Local female performing artist auditions for Blue Man Group


Lou Foglia

Briar Street Theatre, 3133 N. Halsted St., is home to Chicago’s branch of the popular Blue Man Group production.

By Assistant Arts & Culture Editor

Erica Gressman, a local performance artist, was the only female among 70-plus men at the open casting call for Chicago’s branch of the Blue Man Group on Nov. 11 at Briar Street Theatre, 3133 N. Halsted St.

Gressman a performing artist with a long history of drumming, said it only made sense for her to audition. She said friends also encouraged her to audition, and she liked the idea of challenging herself and thought it would be an exciting experience.

“I didn’t do much preparing [for the audition],” Gressman said. “For a couple days, I was catching up on some basic drumming patterns and looking at a lot of videos here and there of the Blue Man Group live. I also did some research as to what they were looking for when it comes to acting auditions.”

Few women have been cast in the show since it began in 1987. Gressman said because the show is called “Blue Man Group,” many women are turned  off from auditioning. The show has more of a focus toward masculine features, which may be why women shy away from it, Gressman said.

“Even though these characters are supposed to be androgynous, it doesn’t look like any women are in the posters and videos,” Gressman said. “The [characters] don’t have any androgynous features. I’d say it leans more toward masculine features. And it’s drumming, which in itself is associated with men.”

Mary Grisolano, resident general manager for Blue Man Group Chicago, said in an email that there are several basic criteria the casting team uses to determine those auditioning for the group. Drumming skills, excellent acting skills and the willingness to relocate are only a few of the qualities the casting team considers, Grisolano said.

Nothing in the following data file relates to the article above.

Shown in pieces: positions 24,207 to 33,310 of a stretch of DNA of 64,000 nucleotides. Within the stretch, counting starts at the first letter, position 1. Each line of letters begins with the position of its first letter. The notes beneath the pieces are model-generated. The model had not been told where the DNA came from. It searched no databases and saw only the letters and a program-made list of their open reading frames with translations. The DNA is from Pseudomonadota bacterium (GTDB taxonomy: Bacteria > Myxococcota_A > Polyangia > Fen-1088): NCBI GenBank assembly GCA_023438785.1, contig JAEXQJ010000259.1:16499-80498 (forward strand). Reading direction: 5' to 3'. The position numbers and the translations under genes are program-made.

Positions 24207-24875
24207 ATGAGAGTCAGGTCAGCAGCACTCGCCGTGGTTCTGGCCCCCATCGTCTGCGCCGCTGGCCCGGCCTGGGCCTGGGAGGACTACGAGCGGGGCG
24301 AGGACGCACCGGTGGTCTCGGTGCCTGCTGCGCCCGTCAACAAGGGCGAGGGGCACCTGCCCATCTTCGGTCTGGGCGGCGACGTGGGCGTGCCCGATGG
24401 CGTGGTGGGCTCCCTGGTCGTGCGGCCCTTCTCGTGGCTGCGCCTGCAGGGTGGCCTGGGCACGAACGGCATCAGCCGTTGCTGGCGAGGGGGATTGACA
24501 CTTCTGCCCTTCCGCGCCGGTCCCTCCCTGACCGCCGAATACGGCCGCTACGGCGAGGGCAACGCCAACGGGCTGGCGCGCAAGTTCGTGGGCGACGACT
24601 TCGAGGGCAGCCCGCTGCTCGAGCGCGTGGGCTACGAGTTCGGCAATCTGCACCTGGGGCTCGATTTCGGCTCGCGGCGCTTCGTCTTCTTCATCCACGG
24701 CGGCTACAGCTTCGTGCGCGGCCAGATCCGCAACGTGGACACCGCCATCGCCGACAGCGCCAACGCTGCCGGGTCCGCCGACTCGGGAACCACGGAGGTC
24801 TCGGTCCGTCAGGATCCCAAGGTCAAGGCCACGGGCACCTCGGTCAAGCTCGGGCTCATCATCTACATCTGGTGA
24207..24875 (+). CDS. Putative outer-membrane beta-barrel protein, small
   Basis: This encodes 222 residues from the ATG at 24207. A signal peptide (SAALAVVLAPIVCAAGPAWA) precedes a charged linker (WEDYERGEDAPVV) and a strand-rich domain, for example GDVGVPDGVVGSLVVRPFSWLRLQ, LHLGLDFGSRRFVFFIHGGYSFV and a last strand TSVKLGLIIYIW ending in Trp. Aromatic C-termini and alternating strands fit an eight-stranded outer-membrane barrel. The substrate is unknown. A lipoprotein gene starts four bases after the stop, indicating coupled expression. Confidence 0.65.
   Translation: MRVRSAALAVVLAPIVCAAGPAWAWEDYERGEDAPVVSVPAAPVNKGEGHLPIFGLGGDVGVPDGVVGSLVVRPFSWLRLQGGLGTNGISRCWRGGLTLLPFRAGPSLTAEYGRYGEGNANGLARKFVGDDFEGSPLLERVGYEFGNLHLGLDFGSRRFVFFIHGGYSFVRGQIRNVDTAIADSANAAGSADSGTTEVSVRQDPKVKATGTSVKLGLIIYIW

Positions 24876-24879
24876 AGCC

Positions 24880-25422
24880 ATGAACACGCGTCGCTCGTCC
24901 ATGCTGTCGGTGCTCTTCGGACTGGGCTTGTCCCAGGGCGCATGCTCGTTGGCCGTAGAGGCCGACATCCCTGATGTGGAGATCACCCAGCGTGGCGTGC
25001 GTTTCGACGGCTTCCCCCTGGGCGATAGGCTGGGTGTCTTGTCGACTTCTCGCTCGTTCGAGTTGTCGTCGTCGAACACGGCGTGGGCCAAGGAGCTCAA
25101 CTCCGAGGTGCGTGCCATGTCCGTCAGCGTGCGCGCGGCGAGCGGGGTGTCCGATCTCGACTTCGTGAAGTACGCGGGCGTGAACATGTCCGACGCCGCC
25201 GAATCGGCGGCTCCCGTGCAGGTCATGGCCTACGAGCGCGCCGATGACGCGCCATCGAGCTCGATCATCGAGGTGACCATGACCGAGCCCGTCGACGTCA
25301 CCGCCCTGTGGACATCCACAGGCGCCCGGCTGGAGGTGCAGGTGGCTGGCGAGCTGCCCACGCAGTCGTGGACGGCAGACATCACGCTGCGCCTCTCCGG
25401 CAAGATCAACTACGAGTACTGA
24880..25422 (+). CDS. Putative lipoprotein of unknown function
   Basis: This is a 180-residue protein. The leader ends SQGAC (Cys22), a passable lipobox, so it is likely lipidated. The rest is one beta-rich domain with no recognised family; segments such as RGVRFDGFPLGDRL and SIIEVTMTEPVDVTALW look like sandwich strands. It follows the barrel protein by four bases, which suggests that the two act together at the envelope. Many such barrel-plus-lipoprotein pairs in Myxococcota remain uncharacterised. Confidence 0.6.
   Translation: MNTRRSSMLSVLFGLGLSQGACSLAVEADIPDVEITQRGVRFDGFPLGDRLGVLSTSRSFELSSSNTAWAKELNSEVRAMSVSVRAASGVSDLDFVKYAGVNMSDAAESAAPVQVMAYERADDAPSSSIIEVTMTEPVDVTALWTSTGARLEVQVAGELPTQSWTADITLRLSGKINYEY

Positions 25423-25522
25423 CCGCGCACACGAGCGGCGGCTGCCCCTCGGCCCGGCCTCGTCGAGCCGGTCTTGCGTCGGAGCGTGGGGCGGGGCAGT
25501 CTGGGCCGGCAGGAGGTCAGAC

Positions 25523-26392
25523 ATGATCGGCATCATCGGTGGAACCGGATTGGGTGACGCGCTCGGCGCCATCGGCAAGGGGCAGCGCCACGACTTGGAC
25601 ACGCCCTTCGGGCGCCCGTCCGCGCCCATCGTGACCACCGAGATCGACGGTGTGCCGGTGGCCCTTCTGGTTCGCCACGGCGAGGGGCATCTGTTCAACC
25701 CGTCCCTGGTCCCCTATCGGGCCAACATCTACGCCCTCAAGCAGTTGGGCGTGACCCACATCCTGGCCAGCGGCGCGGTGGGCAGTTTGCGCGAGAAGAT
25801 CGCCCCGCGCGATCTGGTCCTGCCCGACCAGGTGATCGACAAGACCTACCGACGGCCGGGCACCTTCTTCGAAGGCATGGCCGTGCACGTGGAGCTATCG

“We are looking for great actors who can communicate a story without speaking and be engaging while doing it,” Grisolano said. “We need people who can tap into the character, which requires a lot of openness, curiosity, imagination and the ability to be a team player.”

Physically, the casting team wants actors who are between 5’10” and 6’1” with an athletic build, Grisolano said. 

There are three steps involved when it comes to auditioning for the show, according to the Blue Man Group’s website. For the first audition, actors are asked to do one to two exercises to demonstrate their nonverbal storytelling ability. The second audition evaluates the actor’s drumming skills. The last round of auditions is when callbacks take place, and actors are put in workshops to evaluate their ability to work as a team. Then they wait for the casting decision to be made.

Anisa Buttar, drummer in the psychedelic art-punk band Candy Warpop, said in an email that she auditioned for the Blue Man Group in Las Vegas in 2010. Buttar said she did not pass the first round of auditions because she did not meet the physical requirements. Although she did not make the cut, Buttar said she would encourage female drummers to audition for the show.

“There are more female drummers out there than ever,” Buttar said. “Talent and practice shine through regardless of the vessel.”

Gressman said she thinks more women should audition to be part of the production because it would give the Blue Man Group a better, more inclusive reputation among audiences in the performing arts community.

“[Women auditioning for the Blue Man Group] would open up a lot of other avenues, not just in the entertainment industry, but in any industry,” Gressman said. “The Blue Man Group having women involved reinforces an idea that most women should know they can perform and work in places that don’t normally have women [present].”